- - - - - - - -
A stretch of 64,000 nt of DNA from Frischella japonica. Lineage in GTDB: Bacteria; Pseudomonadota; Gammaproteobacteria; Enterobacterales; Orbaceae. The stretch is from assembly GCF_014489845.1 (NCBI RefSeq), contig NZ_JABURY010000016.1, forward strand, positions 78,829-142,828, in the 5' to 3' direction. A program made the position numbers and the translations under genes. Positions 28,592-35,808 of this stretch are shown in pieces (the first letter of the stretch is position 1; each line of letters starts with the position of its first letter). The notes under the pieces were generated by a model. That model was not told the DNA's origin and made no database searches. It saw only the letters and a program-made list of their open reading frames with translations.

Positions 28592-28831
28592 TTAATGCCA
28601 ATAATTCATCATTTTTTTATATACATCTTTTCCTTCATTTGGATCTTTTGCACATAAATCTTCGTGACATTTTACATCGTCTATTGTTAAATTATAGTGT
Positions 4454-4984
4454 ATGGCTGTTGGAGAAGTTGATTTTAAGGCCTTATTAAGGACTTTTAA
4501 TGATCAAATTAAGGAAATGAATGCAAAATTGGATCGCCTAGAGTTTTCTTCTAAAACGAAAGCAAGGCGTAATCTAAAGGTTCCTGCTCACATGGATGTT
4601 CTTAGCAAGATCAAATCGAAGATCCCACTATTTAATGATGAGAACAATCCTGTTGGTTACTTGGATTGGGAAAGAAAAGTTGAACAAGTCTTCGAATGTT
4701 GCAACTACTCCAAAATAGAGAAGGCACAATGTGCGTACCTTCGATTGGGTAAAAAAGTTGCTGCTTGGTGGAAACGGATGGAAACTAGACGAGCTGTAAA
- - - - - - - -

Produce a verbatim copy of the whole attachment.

A stretch of 64,000 nt of DNA from Frischella japonica. Lineage in GTDB: Bacteria; Pseudomonadota; Gammaproteobacteria; Enterobacterales; Orbaceae. The stretch is from assembly GCF_014489845.1 (NCBI RefSeq), contig NZ_JABURY010000016.1, forward strand, positions 78,829-142,828, in the 5' to 3' direction. A program made the position numbers and the translations under genes. Positions 28,592-35,808 of this stretch are shown in pieces (the first letter of the stretch is position 1; each line of letters starts with the position of its first letter). The notes under the pieces were generated by a model. That model was not told the DNA's origin and made no database searches. It saw only the letters and a program-made list of their open reading frames with translations.

Positions 28592-28831
28592 TTAATGCCA
28601 ATAATTCATCATTTTTTTATATACATCTTTTCCTTCATTTGGATCTTTTGCACATAAATCTTCGTGACATTTTACATCGTCTATTGTTAAATTATAGTGT
Positions 4454-4984
4454 ATGGCTGTTGGAGAAGTTGATTTTAAGGCCTTATTAAGGACTTTTAA
4501 TGATCAAATTAAGGAAATGAATGCAAAATTGGATCGCCTAGAGTTTTCTTCTAAAACGAAAGCAAGGCGTAATCTAAAGGTTCCTGCTCACATGGATGTT
4601 CTTAGCAAGATCAAATCGAAGATCCCACTATTTAATGATGAGAACAATCCTGTTGGTTACTTGGATTGGGAAAGAAAAGTTGAACAAGTCTTCGAATGTT
4701 GCAACTACTCCAAAATAGAGAAGGCACAATGTGCGTACCTTCGATTGGGTAAAAAAGTTGCTGCTTGGTGGAAACGGATGGAAACTAGACGAGCTGTAAA